Learning to Fly by Will Corston
I am based in the South East of England, about 25 miles south of London and have dreamed of flying helicopters ever since my first experience in a Eurocopter AS355 at the age of 10. By the time I had left school I had lost sight of that dream due to being encouraged down a different path. Since then I have been searching for that job that makes me tick. I have worked in a number of industries, from web development, to marketing, to plant hire and even professional driving. At the age of 25 I knew I was on the wrong path. I didn’t enjoy being static, behind a desk or glued to the ground. I was happiest when organising logistics and being mobile. I wanted to return to my roots and knew that entering the aviation industry would be the answer to my ambitions. As a result I am now enrolled at Advance Helicopters flight school in Shoreham, training in the R22. I have been lucky enough to try out the R66 and intend on getting rated on the R44 for my hour building phase.
Flying helicopters over airplanes was an easy decision. I always seek to master difficult challenges and the versatility of flying rotary over fixed wing excites me. There appears to be more opportunities and greater challenges to flying helicopters despite being paid less than our fixed wing counterparts. Flying helicopters is a lifestyle so if you desire riches then other options may be more appropriate to you. Having said that, some of the pinnacle jobs in the rotary sphere are paid very highly.
Many will tell you that setting goals are important to personal success. This couldn’t be more true in the aviation industry. Expect them to change or evolve but keep in mind what you want to achieve from this incredibly exciting career path and be ambitious. I set out wanting to fly air ambulances, but I have since been able to learn more about the industry as a whole and am now working towards flying heavy lifting helicopters; my long-term goal is to fly the Kaman K Max helicopter. In order to achieve this specialised role, I need to go down the route of under slung, sling loading, long lining operations. This can include anything from agriculture spraying, cargo delivery, utility installations and firefighting but will hopefully lead to a heavy lifting career.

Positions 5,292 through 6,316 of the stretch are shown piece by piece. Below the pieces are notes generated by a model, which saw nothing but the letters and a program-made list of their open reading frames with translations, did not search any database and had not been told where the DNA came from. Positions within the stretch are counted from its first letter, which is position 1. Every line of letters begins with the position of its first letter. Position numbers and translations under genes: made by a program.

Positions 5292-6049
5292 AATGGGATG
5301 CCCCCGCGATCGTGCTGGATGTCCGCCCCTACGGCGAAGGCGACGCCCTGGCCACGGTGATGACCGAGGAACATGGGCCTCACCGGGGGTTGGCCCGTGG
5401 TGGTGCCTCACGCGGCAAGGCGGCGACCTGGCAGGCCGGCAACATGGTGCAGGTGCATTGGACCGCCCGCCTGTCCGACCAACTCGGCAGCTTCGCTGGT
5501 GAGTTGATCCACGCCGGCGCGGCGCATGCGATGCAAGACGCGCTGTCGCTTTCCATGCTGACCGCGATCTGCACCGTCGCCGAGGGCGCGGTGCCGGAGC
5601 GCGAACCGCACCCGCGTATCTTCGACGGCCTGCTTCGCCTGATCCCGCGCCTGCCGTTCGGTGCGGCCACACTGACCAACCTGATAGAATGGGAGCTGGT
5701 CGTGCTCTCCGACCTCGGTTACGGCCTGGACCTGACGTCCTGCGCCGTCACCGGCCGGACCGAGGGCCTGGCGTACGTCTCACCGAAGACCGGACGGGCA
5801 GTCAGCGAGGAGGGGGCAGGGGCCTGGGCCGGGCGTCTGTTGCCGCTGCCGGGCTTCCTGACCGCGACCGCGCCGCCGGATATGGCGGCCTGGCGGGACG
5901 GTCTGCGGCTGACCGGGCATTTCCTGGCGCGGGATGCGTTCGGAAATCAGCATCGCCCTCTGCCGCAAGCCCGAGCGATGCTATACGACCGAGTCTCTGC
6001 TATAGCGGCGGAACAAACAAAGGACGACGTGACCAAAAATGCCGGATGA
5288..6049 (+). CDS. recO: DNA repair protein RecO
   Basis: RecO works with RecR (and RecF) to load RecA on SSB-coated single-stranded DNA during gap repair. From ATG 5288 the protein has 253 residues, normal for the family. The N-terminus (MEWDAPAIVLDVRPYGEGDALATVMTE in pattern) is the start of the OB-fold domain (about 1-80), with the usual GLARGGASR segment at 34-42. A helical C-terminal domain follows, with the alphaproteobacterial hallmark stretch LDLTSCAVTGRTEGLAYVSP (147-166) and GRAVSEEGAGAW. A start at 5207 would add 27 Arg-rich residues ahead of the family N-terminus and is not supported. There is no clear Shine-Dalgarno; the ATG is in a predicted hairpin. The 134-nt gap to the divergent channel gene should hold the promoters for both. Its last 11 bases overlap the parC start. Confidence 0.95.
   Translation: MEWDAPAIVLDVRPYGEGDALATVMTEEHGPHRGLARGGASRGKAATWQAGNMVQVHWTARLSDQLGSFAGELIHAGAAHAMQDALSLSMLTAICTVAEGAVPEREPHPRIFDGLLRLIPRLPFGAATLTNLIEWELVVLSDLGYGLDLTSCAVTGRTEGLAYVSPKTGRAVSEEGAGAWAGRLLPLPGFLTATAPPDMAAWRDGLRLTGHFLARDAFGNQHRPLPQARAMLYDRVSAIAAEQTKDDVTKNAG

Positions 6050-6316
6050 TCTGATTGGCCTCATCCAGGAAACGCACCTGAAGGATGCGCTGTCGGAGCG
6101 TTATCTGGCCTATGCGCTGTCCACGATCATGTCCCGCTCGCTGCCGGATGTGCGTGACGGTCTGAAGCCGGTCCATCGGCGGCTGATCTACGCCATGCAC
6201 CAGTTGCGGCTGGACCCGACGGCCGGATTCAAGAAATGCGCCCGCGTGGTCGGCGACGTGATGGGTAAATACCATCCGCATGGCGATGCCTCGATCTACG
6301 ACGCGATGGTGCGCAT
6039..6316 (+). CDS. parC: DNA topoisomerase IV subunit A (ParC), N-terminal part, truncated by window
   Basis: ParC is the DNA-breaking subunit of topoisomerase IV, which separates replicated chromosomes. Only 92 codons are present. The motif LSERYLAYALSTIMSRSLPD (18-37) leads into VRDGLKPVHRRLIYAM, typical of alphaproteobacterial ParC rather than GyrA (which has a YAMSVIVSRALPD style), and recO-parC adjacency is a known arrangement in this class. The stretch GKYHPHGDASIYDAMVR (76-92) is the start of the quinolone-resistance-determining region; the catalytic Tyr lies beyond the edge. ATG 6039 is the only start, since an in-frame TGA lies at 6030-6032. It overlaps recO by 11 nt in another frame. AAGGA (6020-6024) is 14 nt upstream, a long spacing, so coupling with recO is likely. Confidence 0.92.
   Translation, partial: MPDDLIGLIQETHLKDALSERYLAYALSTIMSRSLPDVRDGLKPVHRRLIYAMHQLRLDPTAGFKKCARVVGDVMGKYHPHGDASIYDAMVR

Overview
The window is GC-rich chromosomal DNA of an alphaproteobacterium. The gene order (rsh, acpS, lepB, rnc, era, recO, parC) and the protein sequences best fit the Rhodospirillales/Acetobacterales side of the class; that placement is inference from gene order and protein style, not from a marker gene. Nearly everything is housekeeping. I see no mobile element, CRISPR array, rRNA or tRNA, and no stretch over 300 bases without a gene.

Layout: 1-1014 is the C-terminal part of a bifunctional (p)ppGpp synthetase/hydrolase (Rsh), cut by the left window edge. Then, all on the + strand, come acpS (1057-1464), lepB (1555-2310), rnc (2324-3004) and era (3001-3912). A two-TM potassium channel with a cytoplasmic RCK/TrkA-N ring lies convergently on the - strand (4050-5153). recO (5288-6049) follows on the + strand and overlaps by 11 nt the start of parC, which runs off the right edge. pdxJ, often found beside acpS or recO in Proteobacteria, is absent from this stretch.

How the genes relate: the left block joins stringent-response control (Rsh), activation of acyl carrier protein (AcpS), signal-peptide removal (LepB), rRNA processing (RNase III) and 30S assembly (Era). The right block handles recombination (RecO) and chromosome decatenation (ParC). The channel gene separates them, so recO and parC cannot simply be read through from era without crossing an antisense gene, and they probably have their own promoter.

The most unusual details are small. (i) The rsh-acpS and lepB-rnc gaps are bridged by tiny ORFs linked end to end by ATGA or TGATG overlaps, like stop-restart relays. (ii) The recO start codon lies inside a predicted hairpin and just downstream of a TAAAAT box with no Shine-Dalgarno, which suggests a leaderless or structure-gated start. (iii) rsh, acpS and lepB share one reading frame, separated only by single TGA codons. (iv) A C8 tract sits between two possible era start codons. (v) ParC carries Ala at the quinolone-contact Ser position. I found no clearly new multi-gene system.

If you are interested in pursuing a career as a helicopter pilot, the best advice I can offer is that you book a trial flight. You and the flight instructor will get a good idea from a 30-60 minute experience whether you have the aptitude to fly professionally. You will be able to take all the controls and if you can’t hover, don’t worry—every pilot has a story about his or her first hover attempt.
The next thing is to make sure your finances are in order; learning to fly is expensive. I could not afford to fly as a hobby, so I intend to make a living from it. You will have to rely on savings, bank of mum and dad, or even a bank loan—although these are hard to come by for training purposes. Remember you cannot start earning money for flying until you have passed your CPL(H) and this can take years to achieve. There are scholarships available, but they are uncommon. The best way to get someone else to pay for your training is via the military, but be mindful that once you have signed up, there is no guarantee that you will ever pilot a helicopter. Do a hideous amount of research and ask as many questions as you can.
Once you have selected the flight school you want to train with (read my how to choose the right helicopter flight school blog post here) and you are sure you can commit to training, obtain your Class 1 Medical certificate. Without a Class 1 you will never be able to fly commercially. There would be nothing worse than investing the best part of £70,000 to then discover you are not fit to fly. It has happened to people in the past and I know of at least two cases. Don’t think you will save money by obtaining a Class 2 just for your training. Be sure and do it right the first time, it is a huge weight off your shoulders and the cost of commercial training fair outweighs the difference between a Class 1 and Class 2.
Then get out and network, make contacts and build relationships. Don’t be afraid to do this as early as you can; contacts made now might be the difference of being considered first for a position. Once you land that first job, your return on investment can begin and your future as a helicopter pilot is secure.
Lastly, fly as often as possible, learn continuously from others, keep current with all the theory, challenge yourself and enjoy every minute.